BA, 1992, (First Class Honors) Victoria University of Wellington, New Zealand
Other, 1997, Harvard University Health Policy PhD Program (non-degree program)
Faculty , Obesity Prevention Initiative
Certificate Lead for Health Policy Certificates, Department of Health Policy and Management
Health Economics, Policy and Law
Journal of Health Politics, Policy and Law
Journal of Health Services Research and Policy
Tow Foundation Faculty Scholar
Honors & Awards
Gold Award, Legislative/Government Article, Association of American Society of Healthcare Publication Editors, with Kim Isett and David Cloud
Leonard S. Robins Best Paper Award 2014, American Political Science Association, Section on Health Politics and Policy. For best health politics paper presented at the 2013 Annual Meeting
Robert Wood Johnson Investigator Award in Health Policy Research, 2009
Fulbright Graduate Scholar, 1992
Areas of Expertise
Health Systems Strengthening, Healthcare Financing, Healthcare Policy, Healthcare Providers, Healthcare Reform, Healthcare Regulation, Healthcare Workers
Select Urban Health Activities
Mainstreaming Public Health in the Bloomberg Administration: A Model for Reform?
: Dr. Laugesen was a co-investigator on a project led by Professor Kim Isett on the expansion of public health policies under Mayor Bloomberg. The study was funded by the Robert Wood Johnson Foundation. The project addressed three key questions (1) how were widespread reforms passed and implemented, (2) have these policies been effective, and will they be sustained, and, (3) what lessons, if any, can other cities learn from Mayor Bloomberg's approaches in New York?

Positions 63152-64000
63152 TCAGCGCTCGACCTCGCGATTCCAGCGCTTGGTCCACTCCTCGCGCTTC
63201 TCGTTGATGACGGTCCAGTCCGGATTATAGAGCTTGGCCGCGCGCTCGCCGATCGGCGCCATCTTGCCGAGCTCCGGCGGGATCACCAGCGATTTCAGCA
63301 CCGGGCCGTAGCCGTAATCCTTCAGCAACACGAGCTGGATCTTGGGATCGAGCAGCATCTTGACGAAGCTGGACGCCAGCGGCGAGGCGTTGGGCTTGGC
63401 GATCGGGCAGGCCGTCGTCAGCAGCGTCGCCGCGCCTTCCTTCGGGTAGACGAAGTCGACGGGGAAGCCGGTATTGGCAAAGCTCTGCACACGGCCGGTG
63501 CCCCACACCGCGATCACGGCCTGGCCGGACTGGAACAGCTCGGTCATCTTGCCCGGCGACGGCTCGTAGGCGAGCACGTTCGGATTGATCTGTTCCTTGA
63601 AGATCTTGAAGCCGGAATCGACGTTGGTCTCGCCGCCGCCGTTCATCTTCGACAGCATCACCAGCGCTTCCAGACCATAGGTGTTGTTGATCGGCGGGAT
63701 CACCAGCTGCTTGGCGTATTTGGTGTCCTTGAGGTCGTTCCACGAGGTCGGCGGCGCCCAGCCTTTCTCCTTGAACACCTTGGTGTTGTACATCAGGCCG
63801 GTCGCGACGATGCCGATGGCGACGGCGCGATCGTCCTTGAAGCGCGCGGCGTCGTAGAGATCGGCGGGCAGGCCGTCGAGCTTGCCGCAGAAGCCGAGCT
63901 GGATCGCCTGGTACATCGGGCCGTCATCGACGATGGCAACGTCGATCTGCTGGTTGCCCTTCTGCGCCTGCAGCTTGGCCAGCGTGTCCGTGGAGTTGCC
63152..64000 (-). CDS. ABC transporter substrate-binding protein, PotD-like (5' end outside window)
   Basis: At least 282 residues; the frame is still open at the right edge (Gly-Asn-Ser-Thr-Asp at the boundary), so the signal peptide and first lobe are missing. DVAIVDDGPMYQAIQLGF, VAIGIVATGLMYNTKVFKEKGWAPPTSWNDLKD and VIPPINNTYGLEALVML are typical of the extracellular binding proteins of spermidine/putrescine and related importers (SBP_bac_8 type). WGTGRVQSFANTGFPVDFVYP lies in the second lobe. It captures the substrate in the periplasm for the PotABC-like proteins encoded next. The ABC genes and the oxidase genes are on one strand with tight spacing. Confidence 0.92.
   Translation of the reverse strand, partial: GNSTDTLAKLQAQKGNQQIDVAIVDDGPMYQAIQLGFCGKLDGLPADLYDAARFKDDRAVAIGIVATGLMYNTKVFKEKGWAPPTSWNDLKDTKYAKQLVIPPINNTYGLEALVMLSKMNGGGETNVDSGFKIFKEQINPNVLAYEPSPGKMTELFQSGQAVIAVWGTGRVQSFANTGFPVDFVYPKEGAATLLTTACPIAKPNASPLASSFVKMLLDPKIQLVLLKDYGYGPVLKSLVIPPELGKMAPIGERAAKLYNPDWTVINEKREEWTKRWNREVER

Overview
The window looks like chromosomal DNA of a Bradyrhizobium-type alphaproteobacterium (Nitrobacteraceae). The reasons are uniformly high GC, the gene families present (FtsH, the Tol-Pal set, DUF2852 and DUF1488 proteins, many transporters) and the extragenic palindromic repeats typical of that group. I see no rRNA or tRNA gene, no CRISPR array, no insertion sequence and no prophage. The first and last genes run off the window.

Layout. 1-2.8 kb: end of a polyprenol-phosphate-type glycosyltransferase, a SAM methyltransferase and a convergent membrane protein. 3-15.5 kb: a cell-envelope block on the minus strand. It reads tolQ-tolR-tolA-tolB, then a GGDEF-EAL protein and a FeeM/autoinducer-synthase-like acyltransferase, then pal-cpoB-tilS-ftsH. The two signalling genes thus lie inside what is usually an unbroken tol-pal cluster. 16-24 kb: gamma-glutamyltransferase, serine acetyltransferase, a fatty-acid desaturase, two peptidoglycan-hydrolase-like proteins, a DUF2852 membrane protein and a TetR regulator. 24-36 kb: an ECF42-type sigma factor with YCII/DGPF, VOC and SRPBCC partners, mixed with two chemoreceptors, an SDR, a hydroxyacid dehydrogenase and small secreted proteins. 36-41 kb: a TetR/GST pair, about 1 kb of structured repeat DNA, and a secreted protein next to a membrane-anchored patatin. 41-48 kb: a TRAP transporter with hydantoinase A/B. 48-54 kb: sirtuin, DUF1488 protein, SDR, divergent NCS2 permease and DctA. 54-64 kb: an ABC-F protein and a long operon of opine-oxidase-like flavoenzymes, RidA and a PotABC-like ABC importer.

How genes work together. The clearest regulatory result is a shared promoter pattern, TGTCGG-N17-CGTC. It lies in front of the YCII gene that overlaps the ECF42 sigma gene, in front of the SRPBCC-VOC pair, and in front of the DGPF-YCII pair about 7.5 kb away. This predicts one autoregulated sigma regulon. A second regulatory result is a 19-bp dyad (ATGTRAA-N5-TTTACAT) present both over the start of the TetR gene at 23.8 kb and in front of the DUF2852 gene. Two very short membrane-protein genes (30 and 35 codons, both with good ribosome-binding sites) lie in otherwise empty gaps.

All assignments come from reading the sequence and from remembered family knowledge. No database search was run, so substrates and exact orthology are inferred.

Select Global Activities
Democratic Governance and Health [book] (Completed 2012)
: Governments in many countries are interested in increasing public participation in health care policy decision-making. One option is to create elected health boards of citizen representatives serving specific geographic areas. New Zealand is the only country in the world where elected health boards have been a core and enduring feature of the governance of its health system since the 19th Century. Elected boards have survived health system reform attempts by governments on the left and right. Much like Social Security in the US, this 'third rail' issue is one that generally receives strong public support. One attempt in the 1990s did succeed; hospitals were depoliticized and required to operate as profitable businesses. That effort ran aground, due to voter resistance (see Laugesen, "Why Some Market Reforms Lack Legitimacy" 2005).
Democratic Governance in Health, coauthored by Miriam J. Laugesen and Robin Gauld was published by Otago University Press in 2012. It critically surveys the origins and endurance of elected boards in New Zealand, drawing on original archival research as well as recent survey data. The authors dispassionately consider the boards in the context of changing priorities of a regionalized, quality-oriented health care system in New Zealand.
Insurance coverage and health care across borders (Completed)